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Fiber-Reinforced Cement Excels in Simulated Skull Repair

Exhibits strength superior to non-reinforced bone cement

MONDAY, March 23 (HealthDay News) -- Fiber-reinforced calcium phosphate bone cement (FRC) exhibited superior strength and structural integrity when compared with non-reinforced cement (NRC), according to a study in the March/April issue of the Archives of Facial Plastic Surgery.

William D. Losquadro, M.D., State University of New York, Upstate Medical University in Syracuse and colleagues used model skull crowns made of solid foam polyurethane and dura made of silicone in their tests. They set seven NRC specimens in 37.5-square-centimeter (medium size) model skull defects, seven NRC specimens in 50-square-centimeter (large size) model skull defects, seven FRC specimens in medium-size model skull defects and seven FRC specimens in large model skull defects. The models were then filled with water and subjected to vibrations simulating the pulsing of blood in the dura. After 24 hours, the NRC and FRC patches were removed and subjected to three-point flexural testing.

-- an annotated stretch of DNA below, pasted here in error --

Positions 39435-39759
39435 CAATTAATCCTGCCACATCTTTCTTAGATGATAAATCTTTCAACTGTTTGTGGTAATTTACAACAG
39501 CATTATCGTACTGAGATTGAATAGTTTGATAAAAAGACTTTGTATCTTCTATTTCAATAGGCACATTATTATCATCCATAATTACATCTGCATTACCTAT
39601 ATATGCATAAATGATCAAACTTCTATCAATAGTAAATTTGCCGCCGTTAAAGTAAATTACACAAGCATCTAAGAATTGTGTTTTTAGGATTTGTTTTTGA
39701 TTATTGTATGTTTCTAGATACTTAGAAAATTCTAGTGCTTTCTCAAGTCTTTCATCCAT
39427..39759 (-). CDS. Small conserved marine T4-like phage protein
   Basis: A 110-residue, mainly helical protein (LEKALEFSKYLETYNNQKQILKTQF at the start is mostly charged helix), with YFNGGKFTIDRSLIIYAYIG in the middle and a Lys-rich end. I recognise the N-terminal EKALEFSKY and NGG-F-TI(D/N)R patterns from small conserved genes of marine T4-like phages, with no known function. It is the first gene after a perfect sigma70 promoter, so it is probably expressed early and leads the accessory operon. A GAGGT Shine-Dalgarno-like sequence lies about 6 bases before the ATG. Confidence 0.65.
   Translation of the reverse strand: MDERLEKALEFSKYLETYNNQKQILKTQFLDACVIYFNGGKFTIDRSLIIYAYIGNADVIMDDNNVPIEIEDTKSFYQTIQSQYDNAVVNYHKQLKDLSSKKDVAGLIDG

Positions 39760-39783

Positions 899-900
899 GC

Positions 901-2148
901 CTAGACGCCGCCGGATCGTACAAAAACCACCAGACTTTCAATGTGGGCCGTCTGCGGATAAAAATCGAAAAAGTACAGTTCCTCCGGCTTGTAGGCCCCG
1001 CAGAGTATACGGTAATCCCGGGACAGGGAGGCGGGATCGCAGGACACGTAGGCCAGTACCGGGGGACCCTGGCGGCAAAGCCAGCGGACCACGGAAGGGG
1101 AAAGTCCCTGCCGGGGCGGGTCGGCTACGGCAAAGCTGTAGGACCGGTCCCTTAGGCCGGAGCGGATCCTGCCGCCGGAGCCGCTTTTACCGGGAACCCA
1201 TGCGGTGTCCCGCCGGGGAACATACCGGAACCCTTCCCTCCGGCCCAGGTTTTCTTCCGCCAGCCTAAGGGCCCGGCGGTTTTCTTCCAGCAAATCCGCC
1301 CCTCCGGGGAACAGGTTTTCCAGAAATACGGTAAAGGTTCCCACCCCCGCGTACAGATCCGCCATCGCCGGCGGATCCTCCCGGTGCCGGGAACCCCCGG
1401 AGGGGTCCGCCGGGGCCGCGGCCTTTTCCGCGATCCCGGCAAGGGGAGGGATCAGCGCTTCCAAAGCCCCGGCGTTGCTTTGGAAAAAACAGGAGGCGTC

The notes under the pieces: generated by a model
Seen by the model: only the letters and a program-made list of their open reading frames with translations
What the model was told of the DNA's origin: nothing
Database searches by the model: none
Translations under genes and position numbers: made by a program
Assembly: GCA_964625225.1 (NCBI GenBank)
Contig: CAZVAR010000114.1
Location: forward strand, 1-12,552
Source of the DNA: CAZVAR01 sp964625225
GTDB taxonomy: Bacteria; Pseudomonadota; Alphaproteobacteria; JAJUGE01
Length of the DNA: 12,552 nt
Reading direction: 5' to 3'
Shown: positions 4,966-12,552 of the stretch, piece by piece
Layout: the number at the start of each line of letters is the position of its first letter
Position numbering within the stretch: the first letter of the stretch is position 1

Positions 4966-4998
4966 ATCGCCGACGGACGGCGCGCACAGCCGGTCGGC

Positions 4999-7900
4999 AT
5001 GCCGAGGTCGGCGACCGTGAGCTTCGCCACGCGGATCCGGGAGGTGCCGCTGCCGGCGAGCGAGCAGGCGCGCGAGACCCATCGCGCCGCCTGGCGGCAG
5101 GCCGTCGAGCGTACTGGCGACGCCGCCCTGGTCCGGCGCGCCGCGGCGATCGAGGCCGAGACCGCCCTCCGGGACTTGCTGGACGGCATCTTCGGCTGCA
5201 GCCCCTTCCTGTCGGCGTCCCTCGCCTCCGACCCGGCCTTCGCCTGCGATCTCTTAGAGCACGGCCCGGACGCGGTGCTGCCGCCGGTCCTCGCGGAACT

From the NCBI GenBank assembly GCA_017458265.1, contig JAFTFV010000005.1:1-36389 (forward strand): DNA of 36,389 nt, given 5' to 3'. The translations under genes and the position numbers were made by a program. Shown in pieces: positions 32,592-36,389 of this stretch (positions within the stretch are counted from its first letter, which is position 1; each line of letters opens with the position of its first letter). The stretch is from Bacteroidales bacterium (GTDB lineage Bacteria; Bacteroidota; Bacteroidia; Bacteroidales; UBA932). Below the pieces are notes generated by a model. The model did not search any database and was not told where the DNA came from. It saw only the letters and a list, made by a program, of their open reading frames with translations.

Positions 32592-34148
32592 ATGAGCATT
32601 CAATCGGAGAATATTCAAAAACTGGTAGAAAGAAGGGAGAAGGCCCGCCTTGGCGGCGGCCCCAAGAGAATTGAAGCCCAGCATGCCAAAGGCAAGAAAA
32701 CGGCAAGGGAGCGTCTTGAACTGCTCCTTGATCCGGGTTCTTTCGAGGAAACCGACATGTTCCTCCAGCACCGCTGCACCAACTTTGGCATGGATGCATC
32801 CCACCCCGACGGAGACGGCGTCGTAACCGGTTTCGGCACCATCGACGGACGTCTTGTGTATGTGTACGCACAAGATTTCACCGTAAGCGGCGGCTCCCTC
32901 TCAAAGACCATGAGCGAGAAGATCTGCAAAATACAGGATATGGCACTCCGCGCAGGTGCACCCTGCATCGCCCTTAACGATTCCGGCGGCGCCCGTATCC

All 14 FRC repairs were successfully removed from the model skulls, but only four of the 14 NRC repairs could be removed without crumbling, the researchers report. In flexural testing, the FRC demonstrated 22 times the material strength of the NRC in the large repair and seven times the material strength in the medium repair, the report indicates.

"Clearly, FRC is stronger than NRC after 24 hours of dural pulsations, although how that strength might change with time as the polylactide-co-glycolide fibers resorb is unknown," the authors write.

Synthes Inc. was a study sponsor, and a custom dural pulsation model designed and manufactured by Synthes was used for the study.

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